It's been very moving to see and hear how the Holy Spirit has been working in the hearts of the pilgrims, often in surprising ways. God is so good, so very, very good. We have tasted that goodness (cf. Psalm 34:8) in the land made holy by the presence of the Lord, and we return home with renewed and grateful hearts.

 Audio Recordings

One of our pilgrims has kindly offered to make audio recordings of my homilies during the pilgrimage. I invite you to listen to these recordings as a way of journeying with us. 

Wednesday, December 2, 2015

Knowledge through Experience

Today was Petra. Absolutely astonishing! An ancient kingdom hidden among the mountains. We gave up a lot of time traveling on the bus yesterday and today in order to get to this out-of-the-way place in southern Jordan, but it was well worth the effort.

Many of the pilgrims before leaving home had undertaken some research, watched videos, reviewed photos etc. in order to prepare for this. However, they said that all the research in the world could not have adequately prepared them for Petra. In truth, in order really to appreciate the place one has to enter into Petra through the famous mountain crevasse (more than a kilometer in length) and walk around inside it to see the extraordinarily beautiful architecture chiseled in the stone . "Inside knowledge", as it were, is what it takes to "get" Petra.

In this light we can see that even in this pre-Christian place we find a lesson for our pilgrimage. Life in Christ is truly appreciated from the "inside", from actually living in the love of the Lord as his disciple. One cannot claim to understand Christianity, the life of faith and the mystery of the Church if it is only studied and researched "from the outside". Only when one allows Christ to enter through the "crevasse" of the heart, to move within and chisel away any hardness in order to transform it anew into a masterpiece of art, will one begin to "get" what Christianity is all about and understand what is meant by Gospel joy.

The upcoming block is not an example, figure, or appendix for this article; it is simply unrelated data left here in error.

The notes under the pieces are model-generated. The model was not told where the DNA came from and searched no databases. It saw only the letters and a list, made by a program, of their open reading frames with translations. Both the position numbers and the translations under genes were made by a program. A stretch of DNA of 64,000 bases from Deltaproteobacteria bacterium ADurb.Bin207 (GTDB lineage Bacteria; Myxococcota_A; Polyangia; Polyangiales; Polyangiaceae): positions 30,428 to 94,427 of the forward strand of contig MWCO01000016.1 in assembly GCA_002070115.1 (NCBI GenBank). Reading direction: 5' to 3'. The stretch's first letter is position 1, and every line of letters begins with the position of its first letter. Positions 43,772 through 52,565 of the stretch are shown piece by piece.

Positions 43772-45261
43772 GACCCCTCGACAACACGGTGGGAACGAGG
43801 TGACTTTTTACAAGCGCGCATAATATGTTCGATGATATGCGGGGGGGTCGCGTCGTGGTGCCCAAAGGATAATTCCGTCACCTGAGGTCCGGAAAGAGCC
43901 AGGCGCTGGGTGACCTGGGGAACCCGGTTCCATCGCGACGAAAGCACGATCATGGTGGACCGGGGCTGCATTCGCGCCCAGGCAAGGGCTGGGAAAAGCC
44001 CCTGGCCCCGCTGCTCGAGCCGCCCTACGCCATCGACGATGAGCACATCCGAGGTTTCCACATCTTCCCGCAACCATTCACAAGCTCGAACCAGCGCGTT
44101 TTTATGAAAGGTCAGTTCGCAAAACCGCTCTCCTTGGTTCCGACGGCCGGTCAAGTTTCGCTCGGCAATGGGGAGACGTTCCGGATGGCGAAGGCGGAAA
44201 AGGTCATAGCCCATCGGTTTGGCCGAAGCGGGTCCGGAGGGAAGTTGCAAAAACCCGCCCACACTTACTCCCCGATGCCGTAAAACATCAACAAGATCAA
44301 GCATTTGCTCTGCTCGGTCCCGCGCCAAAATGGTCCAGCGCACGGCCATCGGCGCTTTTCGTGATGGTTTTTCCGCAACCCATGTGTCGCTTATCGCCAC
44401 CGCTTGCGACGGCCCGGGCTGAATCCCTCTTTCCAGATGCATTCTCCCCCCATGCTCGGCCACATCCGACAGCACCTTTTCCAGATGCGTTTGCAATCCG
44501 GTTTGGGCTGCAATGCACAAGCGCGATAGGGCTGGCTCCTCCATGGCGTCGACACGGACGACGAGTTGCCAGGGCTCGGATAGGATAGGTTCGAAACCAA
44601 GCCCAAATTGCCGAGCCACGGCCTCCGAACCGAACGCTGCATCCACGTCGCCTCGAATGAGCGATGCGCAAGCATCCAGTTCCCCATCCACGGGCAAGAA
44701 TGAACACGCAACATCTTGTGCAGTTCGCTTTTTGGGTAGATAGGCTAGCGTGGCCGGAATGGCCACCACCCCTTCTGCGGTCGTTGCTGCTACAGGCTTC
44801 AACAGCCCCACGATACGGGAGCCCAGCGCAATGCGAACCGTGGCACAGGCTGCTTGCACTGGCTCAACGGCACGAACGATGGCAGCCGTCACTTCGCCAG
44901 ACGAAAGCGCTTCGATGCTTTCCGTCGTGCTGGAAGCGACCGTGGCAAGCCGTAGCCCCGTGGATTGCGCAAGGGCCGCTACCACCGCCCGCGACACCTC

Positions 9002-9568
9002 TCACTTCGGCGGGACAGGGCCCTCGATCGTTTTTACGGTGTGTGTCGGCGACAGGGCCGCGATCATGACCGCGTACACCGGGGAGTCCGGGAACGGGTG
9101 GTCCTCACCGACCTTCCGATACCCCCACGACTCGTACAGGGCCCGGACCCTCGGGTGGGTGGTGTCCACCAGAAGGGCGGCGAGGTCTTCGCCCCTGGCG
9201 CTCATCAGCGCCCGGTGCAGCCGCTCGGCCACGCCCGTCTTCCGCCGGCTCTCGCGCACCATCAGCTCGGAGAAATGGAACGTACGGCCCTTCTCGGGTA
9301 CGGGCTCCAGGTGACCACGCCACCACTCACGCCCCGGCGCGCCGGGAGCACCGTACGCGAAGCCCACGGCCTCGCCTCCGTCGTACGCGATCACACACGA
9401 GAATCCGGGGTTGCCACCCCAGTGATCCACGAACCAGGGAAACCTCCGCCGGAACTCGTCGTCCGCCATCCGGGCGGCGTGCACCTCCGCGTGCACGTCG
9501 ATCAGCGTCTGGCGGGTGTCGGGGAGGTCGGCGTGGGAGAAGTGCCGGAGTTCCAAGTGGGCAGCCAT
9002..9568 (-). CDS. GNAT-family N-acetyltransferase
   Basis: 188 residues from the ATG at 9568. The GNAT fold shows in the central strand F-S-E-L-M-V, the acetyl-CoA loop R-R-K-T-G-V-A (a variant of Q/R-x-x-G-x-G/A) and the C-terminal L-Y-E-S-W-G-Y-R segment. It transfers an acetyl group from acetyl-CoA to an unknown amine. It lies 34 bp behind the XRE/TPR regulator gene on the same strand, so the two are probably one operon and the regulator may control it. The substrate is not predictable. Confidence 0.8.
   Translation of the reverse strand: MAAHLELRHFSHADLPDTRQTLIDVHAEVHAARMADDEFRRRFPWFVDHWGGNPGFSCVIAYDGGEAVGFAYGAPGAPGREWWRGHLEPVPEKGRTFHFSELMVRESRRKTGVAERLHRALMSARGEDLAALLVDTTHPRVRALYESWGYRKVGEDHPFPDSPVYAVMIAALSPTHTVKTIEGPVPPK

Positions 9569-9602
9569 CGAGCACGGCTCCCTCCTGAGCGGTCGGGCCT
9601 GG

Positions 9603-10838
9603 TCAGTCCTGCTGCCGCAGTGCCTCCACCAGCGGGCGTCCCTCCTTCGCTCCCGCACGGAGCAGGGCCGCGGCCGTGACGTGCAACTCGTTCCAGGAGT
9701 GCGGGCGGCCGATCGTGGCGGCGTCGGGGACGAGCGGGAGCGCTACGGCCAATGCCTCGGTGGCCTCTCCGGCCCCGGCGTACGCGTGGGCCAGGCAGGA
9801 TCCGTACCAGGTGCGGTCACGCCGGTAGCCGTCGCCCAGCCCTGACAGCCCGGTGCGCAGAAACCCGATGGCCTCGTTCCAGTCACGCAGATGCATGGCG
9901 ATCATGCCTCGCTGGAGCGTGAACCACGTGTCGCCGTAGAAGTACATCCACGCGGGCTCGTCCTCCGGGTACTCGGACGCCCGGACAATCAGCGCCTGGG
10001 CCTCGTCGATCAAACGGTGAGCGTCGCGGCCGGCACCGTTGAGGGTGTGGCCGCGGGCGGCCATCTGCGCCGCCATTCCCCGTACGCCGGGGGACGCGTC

As we begin to think of our return home, we thank God that he has given us in this pilgrimage the grace of a deeper "inside" experience of the Christian life. No books or photos could have fully prepared us for this experience. With St. Peter we say, "Lord, it is good for us to be here" (cf. Matthew 17:4), because through this pilgrimage to the places where he once lived, he has drawn us closer to himself.

He has also opened our eyes to the wonderful work of mercy he is accomplishing through his people in this land. Jordan is home to millions of refugees, to the point that they now comprise nearly forty percent (!!!) of all the people living in this land. The Jordanian people are responding with extraordinary generosity to the plight of their neighbours. What a great act of mercy! We learned this as we visited a Catholic parish in Amman at the end of our day and celebrated mass there. Through their example may the Lord open many other hearts - and borders - to those from this region who suffer grievously from violence.

Audio Recordings

One of our pilgrims has kindly offered to make audio recordings of my homilies during the pilgrimage. I invite you to listen to these recordings as a way of journeying with us.

Tuesday, December 1, 2015